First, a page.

Link building remains one of the most effective digital marketing tactics, and not just for higher rankings (even though links do still remain the major organic ranking factor). Links drive referral clicks, and generate leads, making your site less dependent on search and advertising traffic.
But how do you build links these days, now that most self-serving link acquisition tactics are frowned upon by Google and can result in lost search visibility?
Here’s what we know for sure:
A new approach to link building integrates all kinds of marketing assets and processes including content marketing, relationship building, and influencer outreach.
This article outlines exactly how to create an effective link building campaign.
For your campaign, you want to achieve the following:
So there’s a little bit of a vicious circle here: You cannot rank without links but links also help to rank.
If you really want your link acquisition campaign to work, you need to aim for both: Your content asset should be linkable as well as rank on top of Google for related keywords.
If we really want to achieve both links and rankings, we need to combine all of those link acquisition methods within one campaign:
Before we get into steps and tools, let’s illustrate the above with an example:
We had an ecommerce client manufacturing and selling LED lamps and our research included “light” as the core topic. We came up with the following content angles:
While we were doing our content research, we came across multiple articles across a lot of top publications referencing an interview (dating back to 2015) with a professor from NY Lighting Research Center talking about the impact of blue light on Alzheimer’s patients.
The interview had long been deleted but the links were all still there.
With that in mind, we took the following steps:
This way, by the time we started to work on the actual content asset, we knew:
By the time we started our actual outreach, we had two strong advantages:
1. We could reference our professor in the outreach email:
2. We could reference other influencers who interacted with us on Twitter (or even already linked to us). Additionally, we could use our newly-built social media connections to follow up and find more people to reach out to:
Note: None of these tactics should be step 1: They are all launched together to inform, direct and empower one another.
Now that we have agreed there are no “steps” here (because all of those tactics should be connected), here is the tool you can use to launch a well-integrated highly-effective link building campaign:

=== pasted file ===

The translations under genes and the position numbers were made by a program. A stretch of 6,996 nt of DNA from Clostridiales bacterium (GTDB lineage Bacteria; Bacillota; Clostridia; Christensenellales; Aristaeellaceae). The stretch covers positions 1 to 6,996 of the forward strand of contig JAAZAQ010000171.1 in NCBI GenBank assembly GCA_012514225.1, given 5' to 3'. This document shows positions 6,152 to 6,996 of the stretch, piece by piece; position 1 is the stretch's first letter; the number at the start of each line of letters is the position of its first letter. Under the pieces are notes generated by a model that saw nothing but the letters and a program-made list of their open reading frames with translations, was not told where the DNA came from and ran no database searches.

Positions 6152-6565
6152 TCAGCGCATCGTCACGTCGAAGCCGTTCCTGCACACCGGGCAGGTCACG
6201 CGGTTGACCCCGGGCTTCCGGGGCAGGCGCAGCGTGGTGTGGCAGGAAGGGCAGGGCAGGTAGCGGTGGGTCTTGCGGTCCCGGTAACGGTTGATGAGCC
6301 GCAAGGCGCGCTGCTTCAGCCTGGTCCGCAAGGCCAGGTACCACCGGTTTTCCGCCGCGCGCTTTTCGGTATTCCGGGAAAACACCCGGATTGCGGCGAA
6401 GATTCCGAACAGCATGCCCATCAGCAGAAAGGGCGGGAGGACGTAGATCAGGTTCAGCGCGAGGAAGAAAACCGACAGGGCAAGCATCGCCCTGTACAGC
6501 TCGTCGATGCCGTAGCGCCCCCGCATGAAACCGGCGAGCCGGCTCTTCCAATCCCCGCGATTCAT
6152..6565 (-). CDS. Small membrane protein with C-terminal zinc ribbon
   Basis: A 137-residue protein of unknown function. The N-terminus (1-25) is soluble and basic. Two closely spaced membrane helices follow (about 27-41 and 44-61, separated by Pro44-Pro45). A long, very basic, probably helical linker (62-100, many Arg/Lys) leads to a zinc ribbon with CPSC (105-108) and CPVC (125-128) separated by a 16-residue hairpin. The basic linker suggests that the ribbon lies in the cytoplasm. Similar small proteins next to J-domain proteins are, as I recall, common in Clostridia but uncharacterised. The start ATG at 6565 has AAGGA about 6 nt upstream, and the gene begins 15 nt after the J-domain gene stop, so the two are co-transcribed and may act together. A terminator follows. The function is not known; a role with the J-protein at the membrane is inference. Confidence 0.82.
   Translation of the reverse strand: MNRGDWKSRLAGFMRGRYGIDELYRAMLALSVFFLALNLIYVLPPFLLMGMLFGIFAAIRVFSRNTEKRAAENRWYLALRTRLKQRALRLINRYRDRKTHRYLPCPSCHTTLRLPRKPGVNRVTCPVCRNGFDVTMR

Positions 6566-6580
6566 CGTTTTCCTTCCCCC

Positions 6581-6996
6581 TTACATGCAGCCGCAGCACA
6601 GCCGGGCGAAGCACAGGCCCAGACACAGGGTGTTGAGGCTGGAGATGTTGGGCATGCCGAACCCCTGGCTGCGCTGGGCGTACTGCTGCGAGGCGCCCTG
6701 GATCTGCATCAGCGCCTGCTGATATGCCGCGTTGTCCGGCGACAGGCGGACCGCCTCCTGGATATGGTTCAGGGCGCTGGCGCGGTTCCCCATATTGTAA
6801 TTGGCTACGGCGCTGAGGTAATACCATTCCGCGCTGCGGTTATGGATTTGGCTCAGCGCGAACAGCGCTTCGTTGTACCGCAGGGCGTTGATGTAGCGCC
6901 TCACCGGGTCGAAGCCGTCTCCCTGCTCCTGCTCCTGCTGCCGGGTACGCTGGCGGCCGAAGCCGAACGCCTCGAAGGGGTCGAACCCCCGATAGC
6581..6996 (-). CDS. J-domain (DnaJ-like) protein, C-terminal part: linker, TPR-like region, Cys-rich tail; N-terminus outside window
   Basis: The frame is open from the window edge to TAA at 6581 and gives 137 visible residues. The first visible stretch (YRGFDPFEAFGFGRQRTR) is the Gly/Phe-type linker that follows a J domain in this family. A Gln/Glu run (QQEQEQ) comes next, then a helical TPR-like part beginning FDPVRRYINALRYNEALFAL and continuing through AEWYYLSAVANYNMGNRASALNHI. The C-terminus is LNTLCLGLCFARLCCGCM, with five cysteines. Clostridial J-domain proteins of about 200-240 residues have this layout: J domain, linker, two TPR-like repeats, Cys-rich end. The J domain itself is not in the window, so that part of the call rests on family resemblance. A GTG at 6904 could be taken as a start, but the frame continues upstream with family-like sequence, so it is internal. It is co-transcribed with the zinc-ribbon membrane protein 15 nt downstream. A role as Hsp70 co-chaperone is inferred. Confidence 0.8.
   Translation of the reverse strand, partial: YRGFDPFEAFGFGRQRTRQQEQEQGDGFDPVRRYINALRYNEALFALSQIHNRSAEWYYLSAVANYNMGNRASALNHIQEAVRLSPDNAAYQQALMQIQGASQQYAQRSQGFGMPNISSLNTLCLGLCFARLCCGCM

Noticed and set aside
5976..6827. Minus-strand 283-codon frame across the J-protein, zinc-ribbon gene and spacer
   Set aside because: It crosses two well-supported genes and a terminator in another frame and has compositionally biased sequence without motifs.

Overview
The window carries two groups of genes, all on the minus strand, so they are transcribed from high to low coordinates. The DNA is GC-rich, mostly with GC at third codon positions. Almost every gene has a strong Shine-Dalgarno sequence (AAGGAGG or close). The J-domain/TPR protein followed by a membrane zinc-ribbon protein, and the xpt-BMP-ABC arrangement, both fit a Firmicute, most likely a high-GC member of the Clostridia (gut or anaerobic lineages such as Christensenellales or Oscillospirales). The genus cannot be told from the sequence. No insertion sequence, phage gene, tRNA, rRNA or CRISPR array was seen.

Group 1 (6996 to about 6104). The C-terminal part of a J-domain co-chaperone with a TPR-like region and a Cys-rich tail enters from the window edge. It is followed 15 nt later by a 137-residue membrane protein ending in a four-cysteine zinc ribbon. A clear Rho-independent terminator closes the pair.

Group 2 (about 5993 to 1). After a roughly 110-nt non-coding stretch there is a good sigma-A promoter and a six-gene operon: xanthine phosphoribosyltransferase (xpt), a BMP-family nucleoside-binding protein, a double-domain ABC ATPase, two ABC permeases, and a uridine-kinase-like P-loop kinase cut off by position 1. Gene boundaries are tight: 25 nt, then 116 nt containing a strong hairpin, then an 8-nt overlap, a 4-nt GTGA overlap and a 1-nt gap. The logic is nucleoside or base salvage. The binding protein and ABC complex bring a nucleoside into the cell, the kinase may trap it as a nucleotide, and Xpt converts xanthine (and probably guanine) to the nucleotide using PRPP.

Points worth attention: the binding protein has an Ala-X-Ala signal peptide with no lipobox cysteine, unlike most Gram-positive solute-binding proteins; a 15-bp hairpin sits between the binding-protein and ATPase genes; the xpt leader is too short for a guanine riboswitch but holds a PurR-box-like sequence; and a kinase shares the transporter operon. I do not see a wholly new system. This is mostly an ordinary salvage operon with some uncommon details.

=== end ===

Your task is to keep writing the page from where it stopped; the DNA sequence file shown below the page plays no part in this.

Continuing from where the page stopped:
Like most content creation campaigns, this one starts with brainstorming. It is a specific type of brainstorming, though, one that starts with “linkable” angles, i.e. you want to keep your planned “linking” leads in mind. Generally, the following content angles usually bring in links quite easily:
Image source and more details: digitaleagles.com.au
But there can be more, depending on what it is you are doing. For example, if you own (or market for) a local business, those angles should be localized.
The format of your linkable asset is another thing to think about. There are many options here:
Note: There’s no need to stick to one format. You can (and probably should) experiment with several of those by using content re-purposing.
Text Optimizer is a great tool to help you find more angles to narrow your research down. It uses semantic analysis to extract related concepts and entities from Google search result snippets, helping you to find more specific angles to cover.
More tools for content research: Research and optimize for niche questions
This is a multi-step, continuous process that never really stops. One of the easiest and quickest way to start is to run the “Top pages” tool inside Serpstat that determines web pages that show up in Google for the variety of queries around your core term:
Note: Export the whole list of top-ranking pages for your core query and determine outreach tactics for each one.
Social media marketing won’t probably bring in organic links on its own but social media (especially Twitter) is an awesome outreach tool to utilize in combination with traditional email outreach.
Twitter bio search is one of the most effective ways to generate link-building leads. Twiangulate is a great Twitter bio search that helps you: